[Note 7] Numerous other criminal statutes employ similar terminology. See, e.g., G. L. c. 140, § 197, as appearing in St. 1973, c. 925, § 53 ("Whoever, himself or by his servant or agent, admits a child under fourteen to any licensed show or place of amusement . . . shall . . . be punished"); G. L. c. 140, § 130, as amended through St. 1998, c. 180, § 38 ("whoever sells or furnishes to any person under 21 years of age a firearm or large capacity rifle or shotgun or ammunition therefor shall have his license to sell firearms, rifles, shotguns, machine guns and or ammunition revoked . . . and shall be punished"); G. L. c. 270, § 6, as amended by St. 1985, c. 345 ("Whoever . . . not being his parent or guardian, gives a cigarette, chewing tobacco, snuff or tobacco in any of its forms to any person under the age of eighteen shall be punished").
[Note 8] There are circumstances, however, in which a strict reading of a statute leads to an absurd result. In such an instance, a deviation is justified so long as it "preserve[s] the substance of a statute rather than diminish[es] it." Dillon v. Massachusetts Bay Transp. Authy., 49 Mass. App. Ct. 309 (2000). See Brittle v. Boston, 439 Mass. 580 , 585 (2003).
[Note 9] We thus reject the defendant's contention that G. L. c. 138, § 34 (furnishing alcohol), when read in conjunction with § 34A (purchasing alcohol) and § 34C (transporting alcohol), mandates a conclusion that it involves offenders twenty-one or over. Sections 34A and 34C by their explicit terms restrict potential defendants to those under twenty-one; conversely, § 34 has no such qualifier.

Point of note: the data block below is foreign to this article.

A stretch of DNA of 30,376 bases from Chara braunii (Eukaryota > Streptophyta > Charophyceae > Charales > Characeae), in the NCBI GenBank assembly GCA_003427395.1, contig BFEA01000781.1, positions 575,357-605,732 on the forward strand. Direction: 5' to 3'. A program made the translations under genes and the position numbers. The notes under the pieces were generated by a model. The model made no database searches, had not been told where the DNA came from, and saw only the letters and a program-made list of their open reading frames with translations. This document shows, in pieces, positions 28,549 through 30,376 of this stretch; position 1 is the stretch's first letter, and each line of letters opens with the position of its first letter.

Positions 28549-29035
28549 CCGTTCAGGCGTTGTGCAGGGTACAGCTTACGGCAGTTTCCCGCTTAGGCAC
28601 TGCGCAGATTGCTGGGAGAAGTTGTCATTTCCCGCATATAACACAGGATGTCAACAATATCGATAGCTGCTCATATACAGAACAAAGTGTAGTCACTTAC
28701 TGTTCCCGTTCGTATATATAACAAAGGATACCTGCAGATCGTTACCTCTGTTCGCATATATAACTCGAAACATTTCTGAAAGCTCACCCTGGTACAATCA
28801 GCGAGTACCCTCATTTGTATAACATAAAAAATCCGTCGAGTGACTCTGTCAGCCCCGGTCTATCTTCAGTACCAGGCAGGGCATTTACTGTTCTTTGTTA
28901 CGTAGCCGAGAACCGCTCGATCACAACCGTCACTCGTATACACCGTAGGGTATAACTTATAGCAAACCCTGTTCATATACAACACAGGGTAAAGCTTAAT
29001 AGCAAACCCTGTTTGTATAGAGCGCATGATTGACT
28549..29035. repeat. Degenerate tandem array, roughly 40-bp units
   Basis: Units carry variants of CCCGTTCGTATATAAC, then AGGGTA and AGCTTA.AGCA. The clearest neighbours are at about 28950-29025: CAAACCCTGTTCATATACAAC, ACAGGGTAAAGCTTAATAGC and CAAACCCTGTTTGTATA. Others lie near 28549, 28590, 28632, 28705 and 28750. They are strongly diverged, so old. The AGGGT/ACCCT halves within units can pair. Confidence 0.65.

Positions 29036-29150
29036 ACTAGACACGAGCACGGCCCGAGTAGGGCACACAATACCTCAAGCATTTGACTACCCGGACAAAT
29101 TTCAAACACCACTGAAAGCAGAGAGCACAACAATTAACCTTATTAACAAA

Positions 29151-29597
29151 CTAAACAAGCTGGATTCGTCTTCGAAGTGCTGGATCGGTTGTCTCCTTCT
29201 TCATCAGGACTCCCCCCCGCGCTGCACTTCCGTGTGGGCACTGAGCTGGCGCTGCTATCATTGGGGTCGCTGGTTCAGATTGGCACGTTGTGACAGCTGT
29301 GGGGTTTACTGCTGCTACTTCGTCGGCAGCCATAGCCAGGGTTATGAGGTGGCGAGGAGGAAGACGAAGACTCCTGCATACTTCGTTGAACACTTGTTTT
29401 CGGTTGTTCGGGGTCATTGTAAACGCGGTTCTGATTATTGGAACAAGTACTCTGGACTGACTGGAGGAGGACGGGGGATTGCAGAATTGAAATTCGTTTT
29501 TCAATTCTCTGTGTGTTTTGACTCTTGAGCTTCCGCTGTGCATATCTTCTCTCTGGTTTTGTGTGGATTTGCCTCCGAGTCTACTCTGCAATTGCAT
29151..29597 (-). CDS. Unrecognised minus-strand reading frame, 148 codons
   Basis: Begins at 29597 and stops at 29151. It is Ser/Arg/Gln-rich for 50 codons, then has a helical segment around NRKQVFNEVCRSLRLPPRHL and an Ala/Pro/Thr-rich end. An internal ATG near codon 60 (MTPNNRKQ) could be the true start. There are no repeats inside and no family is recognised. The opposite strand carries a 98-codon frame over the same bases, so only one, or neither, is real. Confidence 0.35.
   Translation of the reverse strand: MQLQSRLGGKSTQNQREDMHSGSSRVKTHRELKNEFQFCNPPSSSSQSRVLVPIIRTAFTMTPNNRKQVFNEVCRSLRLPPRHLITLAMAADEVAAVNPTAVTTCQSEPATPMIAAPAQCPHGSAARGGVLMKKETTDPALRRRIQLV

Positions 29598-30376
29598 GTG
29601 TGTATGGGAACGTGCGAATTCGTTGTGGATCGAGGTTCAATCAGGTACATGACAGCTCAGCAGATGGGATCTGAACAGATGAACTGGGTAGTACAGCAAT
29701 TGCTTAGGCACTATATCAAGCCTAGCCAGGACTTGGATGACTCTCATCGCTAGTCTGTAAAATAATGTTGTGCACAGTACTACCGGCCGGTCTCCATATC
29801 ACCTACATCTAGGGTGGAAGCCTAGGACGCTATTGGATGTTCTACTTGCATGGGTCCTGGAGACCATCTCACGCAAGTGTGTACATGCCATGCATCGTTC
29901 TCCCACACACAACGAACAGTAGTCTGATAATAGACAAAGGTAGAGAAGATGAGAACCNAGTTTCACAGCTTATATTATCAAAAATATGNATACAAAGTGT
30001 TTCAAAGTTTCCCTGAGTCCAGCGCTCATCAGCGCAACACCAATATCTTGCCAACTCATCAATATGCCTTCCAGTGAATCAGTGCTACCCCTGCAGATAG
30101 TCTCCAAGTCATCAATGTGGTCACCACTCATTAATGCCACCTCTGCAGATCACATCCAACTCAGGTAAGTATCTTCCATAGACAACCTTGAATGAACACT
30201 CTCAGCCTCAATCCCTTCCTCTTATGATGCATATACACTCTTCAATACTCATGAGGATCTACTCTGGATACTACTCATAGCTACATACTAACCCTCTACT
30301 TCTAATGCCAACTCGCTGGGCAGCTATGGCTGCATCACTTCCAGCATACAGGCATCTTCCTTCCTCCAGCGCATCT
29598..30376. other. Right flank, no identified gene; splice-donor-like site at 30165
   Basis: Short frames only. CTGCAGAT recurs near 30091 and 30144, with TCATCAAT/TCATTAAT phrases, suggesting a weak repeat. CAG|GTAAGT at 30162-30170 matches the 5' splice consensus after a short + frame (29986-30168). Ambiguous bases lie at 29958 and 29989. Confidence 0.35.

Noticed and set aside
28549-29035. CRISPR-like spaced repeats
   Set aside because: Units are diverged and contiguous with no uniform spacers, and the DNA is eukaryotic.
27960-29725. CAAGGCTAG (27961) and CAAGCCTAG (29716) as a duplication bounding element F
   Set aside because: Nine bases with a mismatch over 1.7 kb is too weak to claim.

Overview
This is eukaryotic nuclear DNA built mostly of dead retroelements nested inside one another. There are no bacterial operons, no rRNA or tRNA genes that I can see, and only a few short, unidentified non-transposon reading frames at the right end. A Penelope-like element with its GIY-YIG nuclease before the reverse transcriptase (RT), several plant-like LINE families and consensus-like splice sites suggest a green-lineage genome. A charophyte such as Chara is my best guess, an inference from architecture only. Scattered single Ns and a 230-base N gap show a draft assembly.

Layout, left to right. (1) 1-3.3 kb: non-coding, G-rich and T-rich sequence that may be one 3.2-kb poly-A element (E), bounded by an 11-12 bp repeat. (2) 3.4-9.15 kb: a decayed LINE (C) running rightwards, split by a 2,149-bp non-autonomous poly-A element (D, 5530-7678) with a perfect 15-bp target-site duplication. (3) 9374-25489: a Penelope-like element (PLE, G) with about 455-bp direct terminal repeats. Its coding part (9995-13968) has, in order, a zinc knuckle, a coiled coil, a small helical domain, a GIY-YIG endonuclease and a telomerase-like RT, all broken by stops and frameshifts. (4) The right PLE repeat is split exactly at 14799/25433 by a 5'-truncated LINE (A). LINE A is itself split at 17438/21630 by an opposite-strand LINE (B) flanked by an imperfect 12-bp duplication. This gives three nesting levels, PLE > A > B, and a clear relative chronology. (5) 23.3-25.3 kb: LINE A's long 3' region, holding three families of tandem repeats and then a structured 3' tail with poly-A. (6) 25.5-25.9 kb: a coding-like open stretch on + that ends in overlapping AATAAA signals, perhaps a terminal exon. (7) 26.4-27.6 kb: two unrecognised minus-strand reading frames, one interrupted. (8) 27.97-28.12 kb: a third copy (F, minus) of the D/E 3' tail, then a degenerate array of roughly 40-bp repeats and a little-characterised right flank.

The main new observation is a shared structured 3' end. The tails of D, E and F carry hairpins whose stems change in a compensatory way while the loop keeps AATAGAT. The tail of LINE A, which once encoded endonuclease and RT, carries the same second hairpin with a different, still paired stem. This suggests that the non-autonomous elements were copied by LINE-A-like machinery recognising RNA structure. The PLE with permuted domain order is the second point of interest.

[Note 10] The defendant does not argue that he did not control the property or premises in question, i.e., his home. He does argue that if he furnished the alcohol outside of his house, say at a park or the home of another, the statute would not apply; that § 34C (transporting alcohol, which carries a fine) would apply; and that it is thus unfair for § 34 to apply here given the potential for jail as opposed to merely a fine. The Commonwealth, at oral argument, conceded that the furnishing provision of § 34 is limited to the premises or property controlled by the one providing or furnishing the alcohol.
As to the unfairness argument, that two statutes may punish similar conduct yet impose different penalties does not violate any rights of the defendant. See Commonwealth v. Fitta, 391 Mass. 394 , 397 (1984) (holding disparity of sentences proscribed by statutes for indecent exposure, G. L. c. 272, § 53, and open and gross lewdness and lascivious behavior, G. L. c. 272, § 16, not violative of due process); Commonwealth v. Hudson, 404 Mass. 282 , 288 (1989) ( "The fact that the same conduct could be prosecuted under two statutes, each with different maximum penalties, does not violate the notice requirements of due process").
[Note 11] At the time of the decision in Hamilton v. Ganias, G. L. c. 140, § 131 (license to carry a firearm), permitted persons eighteen and over to carry a firearm. The statute was subsequently amended in 1998, St. 1998, c. 180, § 41, increasing the age from eighteen to twenty-one. See Commonwealth v. Barros, 435 Mass. 171 , 179 n.1 (2001). In contrast, an applicant for a firearm identification card need only be fifteen or older (with permission of his parent if under eighteen). G. L. c. 140, § 129B(1).